A just-completed computerized hydrologic model of Stanislaus County’s groundwater resources will be explained by its U.S. Geological Survey creator during a Dec. 5 presentation at Modesto Junior College.
Hydrologist Steven Phillips’ three-dimensional mapping program has taken more than a decade and $1.25 million in public funds to complete.
Stanislaus water agencies are expected to use the program in efforts to sustainably manage the county’s groundwater.
Phillips’ model is supposed to help decision makers better understand the natural and human influences on groundwater. It’s designed to be a tool for exploring the potential impacts of future land-use changes.
His work was based on data from thousands of Stanislaus water wells. The study area covers aquifers from just south of the Merced River to just north of the Stanislaus River, and from the San Joaquin River on the west to the Sierra Nevada foothills on the east.
The study was funded by the USGS; the Modesto and Oakdale irrigation districts; Stanislaus County; and the cities of Modesto, Riverbank and Oakdale. The Turlock Irrigation District contributed groundwater data to the project.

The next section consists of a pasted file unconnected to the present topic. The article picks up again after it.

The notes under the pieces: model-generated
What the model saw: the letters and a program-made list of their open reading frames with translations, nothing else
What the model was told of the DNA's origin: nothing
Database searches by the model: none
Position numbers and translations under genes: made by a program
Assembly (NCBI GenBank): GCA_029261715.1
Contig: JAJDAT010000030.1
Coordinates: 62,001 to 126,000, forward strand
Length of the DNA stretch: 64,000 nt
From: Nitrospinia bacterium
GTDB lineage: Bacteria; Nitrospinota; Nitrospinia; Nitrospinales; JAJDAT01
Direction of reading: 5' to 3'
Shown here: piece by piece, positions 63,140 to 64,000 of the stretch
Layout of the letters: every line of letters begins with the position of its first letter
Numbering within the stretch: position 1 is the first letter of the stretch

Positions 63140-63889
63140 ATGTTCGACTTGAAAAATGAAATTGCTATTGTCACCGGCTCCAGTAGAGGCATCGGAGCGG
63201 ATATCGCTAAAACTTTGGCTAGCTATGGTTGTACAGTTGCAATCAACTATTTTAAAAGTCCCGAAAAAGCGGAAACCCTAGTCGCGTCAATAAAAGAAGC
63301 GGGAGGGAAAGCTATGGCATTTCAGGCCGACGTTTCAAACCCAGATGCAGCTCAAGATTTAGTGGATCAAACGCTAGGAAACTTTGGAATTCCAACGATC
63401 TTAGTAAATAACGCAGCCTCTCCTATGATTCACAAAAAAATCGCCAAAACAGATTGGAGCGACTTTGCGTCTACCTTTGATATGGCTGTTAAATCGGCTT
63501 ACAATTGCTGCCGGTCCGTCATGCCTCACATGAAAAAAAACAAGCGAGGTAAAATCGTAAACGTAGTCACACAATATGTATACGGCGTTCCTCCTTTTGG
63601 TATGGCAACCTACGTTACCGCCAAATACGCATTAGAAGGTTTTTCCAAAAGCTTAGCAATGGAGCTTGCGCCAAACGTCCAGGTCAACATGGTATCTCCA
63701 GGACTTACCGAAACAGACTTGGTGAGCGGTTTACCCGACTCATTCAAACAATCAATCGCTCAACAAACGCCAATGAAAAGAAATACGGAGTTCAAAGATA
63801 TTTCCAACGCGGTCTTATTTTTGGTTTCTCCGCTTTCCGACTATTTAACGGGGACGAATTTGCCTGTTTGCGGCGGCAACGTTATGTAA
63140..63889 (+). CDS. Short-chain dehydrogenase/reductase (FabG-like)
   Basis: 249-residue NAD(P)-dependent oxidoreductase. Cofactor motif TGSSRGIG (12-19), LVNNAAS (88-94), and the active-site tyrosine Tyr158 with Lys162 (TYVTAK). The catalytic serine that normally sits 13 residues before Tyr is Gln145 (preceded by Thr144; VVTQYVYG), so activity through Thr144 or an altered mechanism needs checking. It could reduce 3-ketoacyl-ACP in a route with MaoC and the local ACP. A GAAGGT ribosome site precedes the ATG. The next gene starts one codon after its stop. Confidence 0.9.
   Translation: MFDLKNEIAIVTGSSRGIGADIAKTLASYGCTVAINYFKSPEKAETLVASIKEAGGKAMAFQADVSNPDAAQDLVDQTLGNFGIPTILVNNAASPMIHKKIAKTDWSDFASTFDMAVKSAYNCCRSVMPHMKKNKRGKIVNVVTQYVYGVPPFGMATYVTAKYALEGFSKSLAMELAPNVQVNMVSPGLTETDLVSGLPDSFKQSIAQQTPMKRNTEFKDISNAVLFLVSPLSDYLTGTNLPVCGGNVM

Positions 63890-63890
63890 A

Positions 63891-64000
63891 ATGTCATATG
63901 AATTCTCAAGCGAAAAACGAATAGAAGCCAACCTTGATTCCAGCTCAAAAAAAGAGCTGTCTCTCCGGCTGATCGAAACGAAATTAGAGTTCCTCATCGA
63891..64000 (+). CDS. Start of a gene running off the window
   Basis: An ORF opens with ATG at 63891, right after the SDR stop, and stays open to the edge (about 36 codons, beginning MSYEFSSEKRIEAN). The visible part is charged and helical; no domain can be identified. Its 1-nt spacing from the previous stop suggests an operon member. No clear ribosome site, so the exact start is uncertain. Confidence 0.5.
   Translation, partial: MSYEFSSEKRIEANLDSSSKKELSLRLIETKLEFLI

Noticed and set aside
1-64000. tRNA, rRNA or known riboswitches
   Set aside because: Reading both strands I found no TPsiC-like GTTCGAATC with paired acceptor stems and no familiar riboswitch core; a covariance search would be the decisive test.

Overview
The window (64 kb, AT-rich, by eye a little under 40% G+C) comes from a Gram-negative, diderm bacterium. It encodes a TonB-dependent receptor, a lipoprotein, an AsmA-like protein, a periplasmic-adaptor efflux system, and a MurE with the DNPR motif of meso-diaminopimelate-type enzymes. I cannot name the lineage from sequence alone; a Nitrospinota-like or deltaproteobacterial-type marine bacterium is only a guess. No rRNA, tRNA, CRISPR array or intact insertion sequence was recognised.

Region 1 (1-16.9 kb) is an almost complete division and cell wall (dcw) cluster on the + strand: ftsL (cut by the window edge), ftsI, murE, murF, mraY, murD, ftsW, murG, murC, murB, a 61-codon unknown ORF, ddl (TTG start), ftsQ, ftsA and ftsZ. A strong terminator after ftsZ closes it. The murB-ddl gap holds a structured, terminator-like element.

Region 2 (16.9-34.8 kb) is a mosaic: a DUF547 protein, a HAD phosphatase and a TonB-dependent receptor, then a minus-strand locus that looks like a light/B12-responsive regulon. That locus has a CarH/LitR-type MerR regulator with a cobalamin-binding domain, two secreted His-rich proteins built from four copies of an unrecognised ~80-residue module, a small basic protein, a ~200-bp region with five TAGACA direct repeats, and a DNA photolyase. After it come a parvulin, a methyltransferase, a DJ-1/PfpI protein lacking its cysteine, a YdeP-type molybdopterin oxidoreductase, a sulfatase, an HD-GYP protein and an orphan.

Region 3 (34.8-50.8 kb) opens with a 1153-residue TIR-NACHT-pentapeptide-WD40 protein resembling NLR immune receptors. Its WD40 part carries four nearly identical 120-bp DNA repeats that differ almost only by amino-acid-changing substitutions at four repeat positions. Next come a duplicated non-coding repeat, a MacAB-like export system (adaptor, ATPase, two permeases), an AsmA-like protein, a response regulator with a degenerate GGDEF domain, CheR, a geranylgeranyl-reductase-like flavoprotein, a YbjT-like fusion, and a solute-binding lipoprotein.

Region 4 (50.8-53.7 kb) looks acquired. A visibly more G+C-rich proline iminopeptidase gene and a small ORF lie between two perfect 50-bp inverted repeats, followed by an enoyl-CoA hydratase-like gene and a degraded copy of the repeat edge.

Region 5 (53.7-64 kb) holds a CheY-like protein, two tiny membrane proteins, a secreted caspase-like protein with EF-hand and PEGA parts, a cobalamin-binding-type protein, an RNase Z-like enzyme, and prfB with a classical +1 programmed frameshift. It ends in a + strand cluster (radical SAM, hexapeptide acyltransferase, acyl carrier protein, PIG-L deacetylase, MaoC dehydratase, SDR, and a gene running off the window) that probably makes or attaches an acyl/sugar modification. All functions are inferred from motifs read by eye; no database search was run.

Subsurface geologic variability and processes associated with irrigated agriculture were used to develop the computer program.
Phillips will talk about how the natural complexities of geology combined with human actions affect surface and groundwater resources and their interactions.
His presentation will be at 7:30 p.m. Dec. 5 in Sierra Hall, Room 132, on the Modesto Junior College West Campus, 2201 Blue Gum Ave. The free event is sponsored by Modesto Area Partners in Science.
Bee staff writer J.N. Sbranti can be reached at email@example.com or (209) 578-2196.